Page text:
This is a delicious recipe, you can use it with just about any seafood you like. We made it with some fish that Hector gave us, and some squat lobsters. Any mixture of fillets of white fish, mussels, prawns, etcetera could be used. I started with a recipe in ‘Jerusalem’ by Yotam Ottolenghi and Sami Tamimi. A few adaptations were made – I want to use local fresh seafood, and good cooking tomatoes are not always available.
- 2 tbsp olive oil
- 4 cloves of garlic, sliced
- 2 fennel bulbs, cut into thin segmental wedges
- 1 large firm-fleshed potato such as Maris Piper, or 200g of any waxy potatoes, cut into 1.5cm cubes.
- 700 ml fish, vegetable or chicken stock
- 1/2 a medium preserved lemon, finely chopped
- 1 red chilli
- 1 tin of chopped tomatoes
- 1 tbsp sweet paprika
- a pinch of saffron
- chopped fresh parsley
- mixed prepared seafood – enough for four people, around 600g
- 3 tbsp raki or similar spirit
- 1 tsp dried tarragon
- salt and pepper
- Put a wide casserole dish over a low heat, and add the olive oil, and gently fry the garlic for a couple of minutes
- Add the fennel and potato, and cook for a further three to four minutes
- Add stock, preserved lemon, a pinch of salt and black pepper, and bring to a simmer. Cook for around 12 minutes, until the potatoes are done.
- Add the chilli, tomatoes, paprika, saffron, half the parsley, tarragon, and cook through for another few minutes. Add the raki and bring to the boil.
- Add the seafood, and enough boiling water to cover, bring back to the boil and cover, cooking fast for three to five minutes, until the fish is just done.
- Serve over couscous, garnished with chopped parsley.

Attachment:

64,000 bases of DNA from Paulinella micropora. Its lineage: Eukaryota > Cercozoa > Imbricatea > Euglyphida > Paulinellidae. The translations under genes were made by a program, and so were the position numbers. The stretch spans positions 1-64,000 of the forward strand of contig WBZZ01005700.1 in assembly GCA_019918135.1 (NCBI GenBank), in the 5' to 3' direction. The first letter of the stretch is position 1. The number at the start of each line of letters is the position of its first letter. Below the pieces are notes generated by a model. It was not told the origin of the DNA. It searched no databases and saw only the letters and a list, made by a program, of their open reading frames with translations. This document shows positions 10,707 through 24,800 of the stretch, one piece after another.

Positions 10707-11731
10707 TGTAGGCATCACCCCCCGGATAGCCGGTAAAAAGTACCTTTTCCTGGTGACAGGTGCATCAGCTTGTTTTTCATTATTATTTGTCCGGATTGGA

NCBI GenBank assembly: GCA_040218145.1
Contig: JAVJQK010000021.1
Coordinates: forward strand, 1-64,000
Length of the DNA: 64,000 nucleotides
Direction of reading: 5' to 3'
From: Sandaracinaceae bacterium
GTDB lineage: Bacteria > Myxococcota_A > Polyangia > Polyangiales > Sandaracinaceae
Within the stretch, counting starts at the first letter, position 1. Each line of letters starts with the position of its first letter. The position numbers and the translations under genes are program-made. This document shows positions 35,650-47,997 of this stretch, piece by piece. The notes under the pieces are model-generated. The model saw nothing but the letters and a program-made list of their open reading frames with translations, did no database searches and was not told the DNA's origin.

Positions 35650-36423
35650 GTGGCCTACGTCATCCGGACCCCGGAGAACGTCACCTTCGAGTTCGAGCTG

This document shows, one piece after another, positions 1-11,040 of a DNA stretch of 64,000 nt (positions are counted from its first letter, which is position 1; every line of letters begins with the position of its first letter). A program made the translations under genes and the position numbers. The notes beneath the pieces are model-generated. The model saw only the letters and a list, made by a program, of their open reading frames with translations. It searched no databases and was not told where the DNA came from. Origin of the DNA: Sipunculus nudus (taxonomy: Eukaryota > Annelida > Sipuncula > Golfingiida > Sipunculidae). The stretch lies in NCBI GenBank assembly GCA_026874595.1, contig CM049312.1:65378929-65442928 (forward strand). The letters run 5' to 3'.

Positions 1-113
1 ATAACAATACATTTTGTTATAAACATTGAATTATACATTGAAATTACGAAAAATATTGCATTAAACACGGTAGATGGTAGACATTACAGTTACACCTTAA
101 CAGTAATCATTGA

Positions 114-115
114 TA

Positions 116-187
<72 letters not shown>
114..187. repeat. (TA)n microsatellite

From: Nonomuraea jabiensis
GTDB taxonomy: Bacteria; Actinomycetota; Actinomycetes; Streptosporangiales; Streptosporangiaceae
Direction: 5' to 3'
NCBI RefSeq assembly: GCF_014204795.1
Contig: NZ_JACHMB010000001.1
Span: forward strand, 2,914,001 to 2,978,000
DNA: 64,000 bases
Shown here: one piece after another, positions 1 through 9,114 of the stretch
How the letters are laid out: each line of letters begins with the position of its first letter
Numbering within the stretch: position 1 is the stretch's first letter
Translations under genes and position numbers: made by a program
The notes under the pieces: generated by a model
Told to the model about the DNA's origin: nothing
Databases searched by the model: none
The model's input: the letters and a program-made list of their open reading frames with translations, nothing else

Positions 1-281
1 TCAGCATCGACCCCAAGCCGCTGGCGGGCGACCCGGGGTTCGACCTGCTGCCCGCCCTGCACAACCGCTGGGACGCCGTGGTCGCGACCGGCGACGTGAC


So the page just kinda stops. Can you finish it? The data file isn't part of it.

The original recipe suggests taking out the seafood once it is cooked , and then adding the raki, reducing the sauce then adding the fish back in. I didn’t have the patience.
We had the usual debate through the late afternoon about what we might do for a meal, when the spouse mentioned that we had some squats, and I said that I liked risotto. We used Valentina Harris’s book, Risotto Risotto to give us the technical details. This is what we did.
- 1/2 an onion, finely chopped
- A lovage leaf (or a little bit of celery)
- 50g butter
- 200g arborio rice
- 1/4 bottle vinho verde (or any dry white wine)
- 500ml boiling hot vegetable stock
- 500g squats, cut in half (peeled weight)
- 25g freshly grated parmesan
- 1 tbsp finely chopped flatleaf parsley
- Salt and pepper
My rule of thumb, for a good sized portion per person I allow 75g rice and 225ml liquid. For a starter, 50g. This recipe depended on how much weight of squats we had, and we got three servings.
- Fry the onion in half the butter until soft, then stir in the risotto rice and lovage.
- If you are using celery, chop it finely and fry it with the onion.
- Stir the rice into the frying onion until it looks opaque and is hot. Then stir in the wine, then start adding the stock a little bit at a time, allowing each bit of stock to be absorbed before adding the next.
- With the last little bit of stock, add the squats. When the stock is fully soaked in, remove the risotto from the heat, and add the parsley, the rest of the butter and the parmesan, add any salt and pepper that is needed, and then cover. Leave the risotto to rest for a couple of minutes before serving.
Lots of places to pick fresh mussels around the coast. This is a great way to cook them.
- 2kg mussels, cleaned and scrubbed
- 2 cloves of garlic
- 4 shallots
- 2 tbsp chopped parsley
- 25g butter
- 600ml white wine
- 25ml pastis such as pernod (optional)
- salt and pepper
- Put the shallots, wine, pastis, garlic, and parsley in a large pan and simmer for five minutes
- Add the butter and the mussels, turn the heat to high, and cook until the mussels are open. Shake the pan a few times to ensure that the mussels cook evenly.
- Season, and serve the mussels in soup bowls with the liquor as a sauce, and chopped parsley as a garnish.